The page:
...don't even ignore 'em.
-- Samuel Goldwyn

Friday, November 05, 2004

Check this out:

The radioSHARK – a radio receiver and programming time shifter (think TiVo) for your computer.

In the 1930s and 40s, radio was America’s hearth. In the 50s it was replaced in the living room by the TV set. Thanks to the transistor, rock’n’roll, the Baby Boomer, and FM, radio went all music and hit the road. Cultural phenom, baby.

Then, cassettes and the Walkman, MTV, CDs—and now the Ipod—have sent radio to the sidelines of personal media awareness. Radio also shot itself in the foot by going ratings-crazy and risk-averse about playing new music, contributing mightily to its loss of status with its vital young-music-freak core audience, not to mention crippling its symbiotic (if illicit) relationship with Big Music.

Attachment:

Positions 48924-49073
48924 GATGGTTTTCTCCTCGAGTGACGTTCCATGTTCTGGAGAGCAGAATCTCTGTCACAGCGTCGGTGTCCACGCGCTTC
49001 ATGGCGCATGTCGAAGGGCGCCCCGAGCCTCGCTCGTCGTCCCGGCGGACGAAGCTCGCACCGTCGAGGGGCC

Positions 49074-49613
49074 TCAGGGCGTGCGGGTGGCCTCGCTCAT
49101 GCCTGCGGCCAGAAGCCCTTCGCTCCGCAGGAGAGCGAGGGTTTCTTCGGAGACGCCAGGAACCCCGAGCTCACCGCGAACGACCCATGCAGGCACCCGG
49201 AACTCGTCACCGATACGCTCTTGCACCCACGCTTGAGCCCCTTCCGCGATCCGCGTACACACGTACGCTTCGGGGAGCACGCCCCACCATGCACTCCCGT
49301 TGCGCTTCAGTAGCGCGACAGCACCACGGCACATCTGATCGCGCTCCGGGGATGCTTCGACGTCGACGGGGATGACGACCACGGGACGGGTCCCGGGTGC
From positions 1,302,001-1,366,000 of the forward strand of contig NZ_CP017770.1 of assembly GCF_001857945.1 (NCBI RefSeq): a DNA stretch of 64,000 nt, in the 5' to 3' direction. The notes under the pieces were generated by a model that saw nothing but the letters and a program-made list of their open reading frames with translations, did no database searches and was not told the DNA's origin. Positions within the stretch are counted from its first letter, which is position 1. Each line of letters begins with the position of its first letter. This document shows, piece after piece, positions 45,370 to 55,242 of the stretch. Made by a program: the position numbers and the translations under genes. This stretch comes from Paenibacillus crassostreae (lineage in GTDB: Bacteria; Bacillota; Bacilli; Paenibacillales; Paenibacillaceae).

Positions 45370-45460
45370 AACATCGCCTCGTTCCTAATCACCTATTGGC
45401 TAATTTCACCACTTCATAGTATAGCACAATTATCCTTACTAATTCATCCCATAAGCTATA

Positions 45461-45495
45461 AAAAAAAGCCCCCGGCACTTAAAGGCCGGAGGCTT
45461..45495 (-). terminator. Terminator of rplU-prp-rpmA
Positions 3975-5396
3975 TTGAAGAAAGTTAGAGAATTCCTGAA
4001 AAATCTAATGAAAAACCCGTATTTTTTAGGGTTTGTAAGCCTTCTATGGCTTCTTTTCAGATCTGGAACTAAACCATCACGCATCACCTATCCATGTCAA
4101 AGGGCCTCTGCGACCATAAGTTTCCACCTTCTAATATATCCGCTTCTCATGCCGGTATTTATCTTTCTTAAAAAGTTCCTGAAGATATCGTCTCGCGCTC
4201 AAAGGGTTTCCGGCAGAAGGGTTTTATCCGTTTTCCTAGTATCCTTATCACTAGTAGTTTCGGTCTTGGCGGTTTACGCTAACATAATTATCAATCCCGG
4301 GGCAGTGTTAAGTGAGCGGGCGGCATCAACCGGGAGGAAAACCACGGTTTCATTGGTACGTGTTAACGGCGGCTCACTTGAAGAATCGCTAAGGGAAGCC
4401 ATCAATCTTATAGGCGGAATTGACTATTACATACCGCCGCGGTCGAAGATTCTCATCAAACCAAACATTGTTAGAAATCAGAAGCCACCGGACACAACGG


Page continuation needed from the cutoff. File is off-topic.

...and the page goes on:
Not to say it hasn’t been profitable to run a radio station in America all this time. Still, it wasn’t a sure thing, and a lot of shopkeeper operators had a problem making money and had to sell out—poor things—at a comfortable capital gain to the next ego-bound sucker. Still, except for the Rush Limbaugh AM radio talk revolution in the 90s, and the rise of public radio (the only choice for smart people) commercial radio programming performed like a monopoly: overcommercialled, overmanaged, anally formatted.

Outside of public radio—which archives most significant programming on its Web sites already—whatever does the computer user need with a TiVo for appointment radio programs?

How many non-public “programs” compel us to catch every episode? Listen to Art Bell's replacement at 10 AM? Are you kidding? Naw…its just another wishful product manager who missed the TiVo opportunity and shouted, Hey, how about radio?

Media? The geeks don’t get it.

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